“We nominated KC to be producer of our cover song and he chose this song because he loved it as a kid, partly because it was unusual subject matter for a pop hit in the 70s. Other songs were about boogie, pina coladas, werewolves, skeezy romance. This song was about being totally inside your own head. And it has an undeniable chorus hook. Sounds like a commercial jingle. Plus we wanted [to] do something that hasn’t been covered to death and isn’t in heavy rotation in karaoke bars and classic rock/oldies radio. And, it was the fourth biggest selling single in Australia in 1977, which makes it a legitimate lost classic.” Word, right? Now playing in rotation on Pure Pop Radio, where the members of Pop 4 have open seats at “the table.” Place settings included.
Miami Dan and the Hayes Street Band | The Days Ahead Speaking of superlative, Miami Dan’s latest release, a terrific and too-short EP, should find pride of place in melodic pop collections worldwide. Exhibiting a sharp melodic sense, these songs, beautifully arranged and full of deep hooks, are among the best this artist has delivered. The title song rolls through with a somewhat relaxed “Be My Baby” vibe; “Broken Shells,” similarly relaxed and tuneful, sings with lovely harmony vocals; and the absolutely gorgeous ballad, “We Tried to Take Love All the Way,” dreamy and sounding like nothing less than a standard that should be covered by the great, popular crooners of all time, is this record’s shining star. We’re honored to be playing these songs in rotation.
The Floor Models | Letter from Liverpool The first new song from the Floor Models in 30 years is an instantly memorable, melodic gem, now playing on our air, that sports a catchy melody and jangly guitars (and allusions to the Byrds and Don McLean (trust us on this one)).
The Letter from Liverpool EP is also represented on Pure Pop Radio by the upbeat, rhythmic and catchy “Sittin’ Tight”; a live take of the very Roger McGuinn-esque “The Hand that’s Strong”; and the original acoustic demo of “Letter from Liverpool.”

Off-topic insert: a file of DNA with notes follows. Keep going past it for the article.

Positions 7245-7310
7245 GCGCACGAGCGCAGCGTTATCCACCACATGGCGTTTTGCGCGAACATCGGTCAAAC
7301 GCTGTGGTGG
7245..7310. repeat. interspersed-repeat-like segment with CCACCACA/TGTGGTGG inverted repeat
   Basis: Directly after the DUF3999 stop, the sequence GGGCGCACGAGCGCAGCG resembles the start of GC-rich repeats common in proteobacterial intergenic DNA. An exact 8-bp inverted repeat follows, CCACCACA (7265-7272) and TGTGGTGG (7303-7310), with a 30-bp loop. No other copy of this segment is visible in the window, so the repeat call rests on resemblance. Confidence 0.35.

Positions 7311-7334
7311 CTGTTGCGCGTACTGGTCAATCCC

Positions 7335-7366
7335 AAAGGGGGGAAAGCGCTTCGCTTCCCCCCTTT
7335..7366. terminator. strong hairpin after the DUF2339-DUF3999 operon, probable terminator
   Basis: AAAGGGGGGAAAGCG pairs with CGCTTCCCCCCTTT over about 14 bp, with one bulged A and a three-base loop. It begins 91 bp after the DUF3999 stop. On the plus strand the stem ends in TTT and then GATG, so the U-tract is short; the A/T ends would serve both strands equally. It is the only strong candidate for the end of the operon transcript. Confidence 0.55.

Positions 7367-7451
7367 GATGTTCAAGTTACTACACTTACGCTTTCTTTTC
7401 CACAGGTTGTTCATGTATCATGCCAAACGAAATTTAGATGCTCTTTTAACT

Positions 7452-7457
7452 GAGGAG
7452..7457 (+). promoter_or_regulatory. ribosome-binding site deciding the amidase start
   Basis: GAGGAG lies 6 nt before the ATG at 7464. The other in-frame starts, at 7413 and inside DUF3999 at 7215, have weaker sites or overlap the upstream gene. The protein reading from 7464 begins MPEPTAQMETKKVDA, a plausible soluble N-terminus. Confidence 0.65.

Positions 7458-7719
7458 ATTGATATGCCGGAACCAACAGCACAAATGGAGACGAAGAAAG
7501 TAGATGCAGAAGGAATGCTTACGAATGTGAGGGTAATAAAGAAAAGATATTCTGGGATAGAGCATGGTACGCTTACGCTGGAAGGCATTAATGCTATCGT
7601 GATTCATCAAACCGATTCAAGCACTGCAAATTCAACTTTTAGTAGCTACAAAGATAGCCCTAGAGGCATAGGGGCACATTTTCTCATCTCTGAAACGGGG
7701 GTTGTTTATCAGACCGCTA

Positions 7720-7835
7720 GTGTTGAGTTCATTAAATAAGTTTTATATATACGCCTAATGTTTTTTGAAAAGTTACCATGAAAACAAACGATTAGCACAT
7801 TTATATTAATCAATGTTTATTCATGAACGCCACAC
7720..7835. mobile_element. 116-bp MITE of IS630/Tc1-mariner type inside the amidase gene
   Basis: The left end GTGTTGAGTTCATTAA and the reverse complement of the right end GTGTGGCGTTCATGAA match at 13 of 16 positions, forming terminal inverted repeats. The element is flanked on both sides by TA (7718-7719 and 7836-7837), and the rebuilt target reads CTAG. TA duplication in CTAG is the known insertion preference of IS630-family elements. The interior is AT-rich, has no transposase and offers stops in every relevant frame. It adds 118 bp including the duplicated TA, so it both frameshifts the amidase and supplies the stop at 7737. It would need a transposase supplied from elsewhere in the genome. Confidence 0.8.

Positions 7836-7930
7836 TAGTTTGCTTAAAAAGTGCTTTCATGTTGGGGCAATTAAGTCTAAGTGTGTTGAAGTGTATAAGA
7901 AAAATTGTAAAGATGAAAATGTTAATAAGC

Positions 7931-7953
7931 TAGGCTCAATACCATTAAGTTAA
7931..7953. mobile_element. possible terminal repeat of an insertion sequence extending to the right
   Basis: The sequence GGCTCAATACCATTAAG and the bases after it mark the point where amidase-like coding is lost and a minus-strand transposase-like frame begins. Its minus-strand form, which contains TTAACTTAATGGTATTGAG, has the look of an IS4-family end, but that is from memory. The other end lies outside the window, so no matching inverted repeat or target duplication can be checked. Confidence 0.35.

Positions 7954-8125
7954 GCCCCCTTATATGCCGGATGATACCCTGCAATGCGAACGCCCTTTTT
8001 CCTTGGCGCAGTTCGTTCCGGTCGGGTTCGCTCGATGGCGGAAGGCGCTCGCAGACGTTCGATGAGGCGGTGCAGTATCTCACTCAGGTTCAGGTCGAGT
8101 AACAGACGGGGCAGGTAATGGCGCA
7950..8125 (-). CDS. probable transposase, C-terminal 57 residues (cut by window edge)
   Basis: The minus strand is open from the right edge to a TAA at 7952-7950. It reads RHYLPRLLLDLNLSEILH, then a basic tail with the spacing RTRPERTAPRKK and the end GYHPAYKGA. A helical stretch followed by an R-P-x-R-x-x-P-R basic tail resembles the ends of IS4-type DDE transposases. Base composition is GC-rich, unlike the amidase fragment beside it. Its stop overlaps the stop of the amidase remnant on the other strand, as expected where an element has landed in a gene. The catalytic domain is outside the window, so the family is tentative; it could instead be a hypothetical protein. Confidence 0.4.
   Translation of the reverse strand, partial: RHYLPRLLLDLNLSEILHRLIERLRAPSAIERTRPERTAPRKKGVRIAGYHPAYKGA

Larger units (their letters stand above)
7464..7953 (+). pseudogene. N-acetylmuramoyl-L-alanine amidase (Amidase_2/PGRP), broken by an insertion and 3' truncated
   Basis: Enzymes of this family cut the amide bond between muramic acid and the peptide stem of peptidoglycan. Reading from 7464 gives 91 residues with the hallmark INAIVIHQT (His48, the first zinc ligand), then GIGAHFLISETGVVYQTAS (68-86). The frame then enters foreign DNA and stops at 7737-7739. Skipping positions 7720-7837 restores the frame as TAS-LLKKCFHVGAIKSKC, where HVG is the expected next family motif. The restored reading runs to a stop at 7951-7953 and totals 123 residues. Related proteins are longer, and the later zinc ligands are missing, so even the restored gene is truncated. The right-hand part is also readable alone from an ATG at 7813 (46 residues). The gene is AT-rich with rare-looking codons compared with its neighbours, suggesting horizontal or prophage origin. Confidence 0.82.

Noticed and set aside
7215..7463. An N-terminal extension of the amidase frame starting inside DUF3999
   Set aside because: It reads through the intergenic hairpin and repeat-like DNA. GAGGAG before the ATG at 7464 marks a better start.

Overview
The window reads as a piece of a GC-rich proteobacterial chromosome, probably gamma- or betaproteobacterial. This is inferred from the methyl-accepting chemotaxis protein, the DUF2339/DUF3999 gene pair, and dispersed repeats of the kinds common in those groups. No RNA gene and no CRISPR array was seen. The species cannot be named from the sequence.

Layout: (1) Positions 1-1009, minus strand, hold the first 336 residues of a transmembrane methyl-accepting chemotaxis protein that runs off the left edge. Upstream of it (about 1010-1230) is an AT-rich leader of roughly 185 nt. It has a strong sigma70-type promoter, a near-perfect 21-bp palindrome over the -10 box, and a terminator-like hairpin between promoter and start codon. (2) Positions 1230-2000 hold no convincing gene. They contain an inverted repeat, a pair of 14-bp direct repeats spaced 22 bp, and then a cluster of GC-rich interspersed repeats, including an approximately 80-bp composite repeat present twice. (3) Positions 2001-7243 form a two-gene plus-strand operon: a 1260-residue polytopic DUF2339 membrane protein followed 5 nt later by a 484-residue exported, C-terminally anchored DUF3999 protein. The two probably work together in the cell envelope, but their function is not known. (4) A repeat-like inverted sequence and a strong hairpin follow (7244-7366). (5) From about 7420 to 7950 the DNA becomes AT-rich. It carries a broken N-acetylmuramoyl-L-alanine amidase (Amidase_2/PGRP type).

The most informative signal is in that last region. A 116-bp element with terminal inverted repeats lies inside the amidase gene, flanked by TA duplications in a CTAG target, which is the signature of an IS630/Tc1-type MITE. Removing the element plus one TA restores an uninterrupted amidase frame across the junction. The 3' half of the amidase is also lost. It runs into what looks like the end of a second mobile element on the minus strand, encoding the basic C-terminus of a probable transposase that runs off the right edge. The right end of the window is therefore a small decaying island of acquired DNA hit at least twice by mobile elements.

In 2013, the Floor Models were given a tasty retrospective resurrection by Australia’s Zero Hour Records (the terrific Floor Your Love–highly recommended). Seek it, and this top-flight EP, out. How this group, which comprised Gerry Devine, Andrew Pasternack, Steve Simels and Glen Robert Allen, didn’t top the charts three decades ago is a mystery. Time for that to change now, we think.
Tommy Sistak | “If I Only Knew” And now, something pretty much completely different from the great Tommy Sistak–a song that would have sat comfortably on AM radio playlists back in the golden ’60s alongside the old-timey pop of the New Vaudeville Band. The ukelele and the washboard–certainly the first instance of this colorful instrument in Pure Pop Radio history–propel Tommy’s tune, which he classifies as “skiffle pop,” into the charming track hall of fame. As catchy and wonderful as his previous songs have been, this one may well be our favorite. It might wind up being yours, too. Quite groovy in so very many ways.
The Hour Zero | “See You Again” and “You’re Gonna Miss Me When I’m Gone” Elsie (aka Lisa) Mychols and Tom Richards thrill with a pair of classic-sounding (think a cross between Blondie and the Ramones), charming and breathless pop ‘n’ roll numbers that feature Elsie’s smooth-as-silk, yet forceful, vocals and a powerful rhythm section. These catchy songs may well peel the paint off of your walls! Both songs are now playing in rotation. More, please!